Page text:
We see you, Spirit Stone. You had a good run in the first episode, getting a key role in the first challenge-that-wasn't-a-challenge, then getting fondled and talked about. But did you have to keep showing up in Episode 2, though? Isn't it enough that Sarge and Chad and Rory and the guys keep talking about you? Did you really have to roll your way into the tree mail?
Honestly, it's as if your last name were Hantz, or something. True, back in these early seasons, before he became re-born in the one true religion (Roma Downey), Mark Burnett seemed to love these spiritualism-/superstition-based subplots. But we still think you're laying it on a little thick. Ah well, good luck making an appearance next week, now that Lopevi has flint.
This episode is a good example that, even in the good old days, not every episode showed every contestant equally. The major narrators from the first episode (Chris, Rory, Sarge, JP, Scout, Eliza, Twila) all got the bulk of the second episode's screen time. And in doing so, a lot of people were shuffled to the background.
Even with this understanding, it's a bit strange that Lisa was barely even shown this episode. Despite being (quite a bit) older than both Leann and Ami, Lisa sided with the younger women as Yasur split into age-specific alliances. Why? We'll never know. You'd think that after going to great personal effort to make herself noticeable, Lisa would've attracted some camera attention. But alas, apart from a brief plantain-chopping foray and a "good morning" song, no such luck. Oh well, hope springs eternal with the next episode.
Since Chris informed us last week that you don't outbalance people on Survivor, we're going to take him at his word, and ignore the challenge that involved balancing. That leaves us with blindfolds and puzzles. Eh, screw it, let's talk about making yourself an even bigger target by talking strategy. By far, the most hilarious scene in this episode is when JP and Bubba take a walk in the jungle, and stop to talk shop. Bubba informs JP that he's seen as a threat, to which JP responds by... looking threatening. (To be fair, the entire IC and Yasur's chicken chase were not without comedic value, but they've been done in other seasons.)
Let's just say... sometimes your body language speaks louder than your words in a discussion. And we're just throwing this out there as a suggestion, but towering menacingly over the person who's talking, silently flexing your jaw muscles, and glaring at them as if you're calculating which blood vessel when severed would most rapidly drain them of their life blood? Probably not the ideal way to convince anyone that you're not a threat.
Now, to be fair, Bubba's line of reasoning made no sense: JP is a threat because of "It's your personality, your great looks... that's a threat." Bubba then goes on to imply he's just protecting his own family, whom JP appears to be visualizing crushing between his fingers. When JP reacts in (completely understandable, but hostile) incredulity, Bubba then hastily retreats to: "Hey, uh, every one of the other 17 players are threats, so, uh... please don't eat me" (or something along those lines). So for his apt demonstration of how not to dig yourself out of a 5-3 hole, JP wins this week's Beasty. Mostly for resembling a savage beast.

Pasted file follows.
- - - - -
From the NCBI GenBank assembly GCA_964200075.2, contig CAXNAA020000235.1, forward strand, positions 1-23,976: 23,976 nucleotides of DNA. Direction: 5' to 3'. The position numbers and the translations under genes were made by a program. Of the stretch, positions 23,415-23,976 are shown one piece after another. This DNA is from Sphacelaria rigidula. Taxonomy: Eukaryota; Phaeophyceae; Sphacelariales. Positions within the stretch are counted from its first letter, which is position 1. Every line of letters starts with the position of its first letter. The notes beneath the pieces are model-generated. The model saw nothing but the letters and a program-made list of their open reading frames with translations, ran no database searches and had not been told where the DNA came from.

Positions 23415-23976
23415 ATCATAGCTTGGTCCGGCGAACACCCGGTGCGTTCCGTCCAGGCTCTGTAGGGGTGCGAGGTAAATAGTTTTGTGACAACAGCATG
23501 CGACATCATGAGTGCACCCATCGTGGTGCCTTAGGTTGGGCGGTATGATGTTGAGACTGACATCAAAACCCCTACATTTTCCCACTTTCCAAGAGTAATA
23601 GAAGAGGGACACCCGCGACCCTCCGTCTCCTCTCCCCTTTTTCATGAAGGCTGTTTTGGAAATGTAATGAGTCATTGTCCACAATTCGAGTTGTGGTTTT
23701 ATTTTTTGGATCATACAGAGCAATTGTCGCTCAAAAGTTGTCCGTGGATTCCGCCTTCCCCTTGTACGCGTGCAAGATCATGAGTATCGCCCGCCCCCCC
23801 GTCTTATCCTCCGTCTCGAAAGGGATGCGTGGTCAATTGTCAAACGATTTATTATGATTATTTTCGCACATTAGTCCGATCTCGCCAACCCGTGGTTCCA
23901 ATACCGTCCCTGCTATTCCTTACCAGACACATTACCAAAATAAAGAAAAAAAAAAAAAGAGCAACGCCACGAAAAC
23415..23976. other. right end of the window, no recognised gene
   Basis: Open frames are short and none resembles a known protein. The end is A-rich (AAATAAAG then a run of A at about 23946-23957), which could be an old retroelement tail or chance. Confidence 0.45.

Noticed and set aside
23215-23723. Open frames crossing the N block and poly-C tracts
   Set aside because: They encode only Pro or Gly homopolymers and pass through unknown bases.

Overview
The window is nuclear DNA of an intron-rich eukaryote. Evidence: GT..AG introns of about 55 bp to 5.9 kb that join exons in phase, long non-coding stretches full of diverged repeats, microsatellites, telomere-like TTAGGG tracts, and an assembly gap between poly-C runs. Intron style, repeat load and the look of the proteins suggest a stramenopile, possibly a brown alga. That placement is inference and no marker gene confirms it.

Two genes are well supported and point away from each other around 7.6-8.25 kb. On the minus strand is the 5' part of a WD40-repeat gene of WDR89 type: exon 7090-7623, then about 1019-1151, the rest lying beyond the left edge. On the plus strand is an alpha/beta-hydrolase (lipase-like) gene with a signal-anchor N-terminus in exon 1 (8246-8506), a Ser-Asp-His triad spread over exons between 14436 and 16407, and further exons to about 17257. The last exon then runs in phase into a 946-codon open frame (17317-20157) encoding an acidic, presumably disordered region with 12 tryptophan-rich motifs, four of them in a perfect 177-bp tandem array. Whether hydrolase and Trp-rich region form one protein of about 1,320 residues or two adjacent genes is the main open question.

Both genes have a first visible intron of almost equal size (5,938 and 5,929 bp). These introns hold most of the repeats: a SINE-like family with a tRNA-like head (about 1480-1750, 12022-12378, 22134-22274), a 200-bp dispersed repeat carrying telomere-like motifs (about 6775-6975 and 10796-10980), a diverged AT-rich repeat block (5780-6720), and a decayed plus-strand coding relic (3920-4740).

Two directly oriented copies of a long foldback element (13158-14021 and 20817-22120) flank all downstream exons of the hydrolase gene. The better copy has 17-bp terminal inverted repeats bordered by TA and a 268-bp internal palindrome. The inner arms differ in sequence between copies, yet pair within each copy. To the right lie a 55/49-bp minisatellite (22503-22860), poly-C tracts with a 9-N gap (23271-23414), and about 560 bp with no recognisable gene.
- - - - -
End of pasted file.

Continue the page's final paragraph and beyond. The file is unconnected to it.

This week's strategy award goes to Eliza, although we're sort of awarding it on faith, because of the interesting way the post-IC sequence at Yasur was edited. In modern Survivor, the camp scrambling scenes are usually short, and throw out scraps of misdirection, while the tribal council sequence is fairly lengthy. Here, all the action was in camp, with rival old-vs-young factions forming in Yasur. Scout wants Eliza gone. Mia and Julie want to dump Twila, but after talking to Dolly, they'll settle for Leann. Dolly is shown working both sides, and fretting about the pressure of being stuck in the middle.
But then a weird thing happens. The two targets (Leann and Eliza) happen to be on the beach with Ami. Eliza knows people are planning to vote against her, and she asks Leann if she's going along with it. When Leann realizes she's also a target, she and Eliza (and Ami) come to a mutual "to hell with that!" conclusion, then Eliza offers up Dolly's name as a substitute target. Ami assures her that Scout and Twila might go along with that. Eliza is then shown getting Dolly to promise not to write her (Eliza's) name down, while still worrying that Dolly could be lying to her. So as we leave camp, it's unclear what's really going on, but one of Eliza, Dolly or Leann could get booted. The stage is set, nonetheless, for what actually ends up happening. Then at tribal council, the three potential bootees all get to voice their concerns. A nice piece of editing, which keeps the mystery reasonably intact, especially by not showing any of the anti-Dolly votes until Probst reveals them.
It's an odd move for Eliza to make, since Scout was fairly vehement about wanting to be rid of Eliza. But it worked, obviously. It's the kind of move that would only work on an extremely close vote, but it's still fairly impressive, since it saved her. She has a lot of work to do to regain the younger women's trust and/or overcome Scout and Twila's lack of respect for her, but that's work she wouldn't have the chance to do if she'd sat back and allowed herself to be voted out. So in conclusion: sometimes flipping, and flipping early, pays off. Modern Survivor players would do well to re-learn that.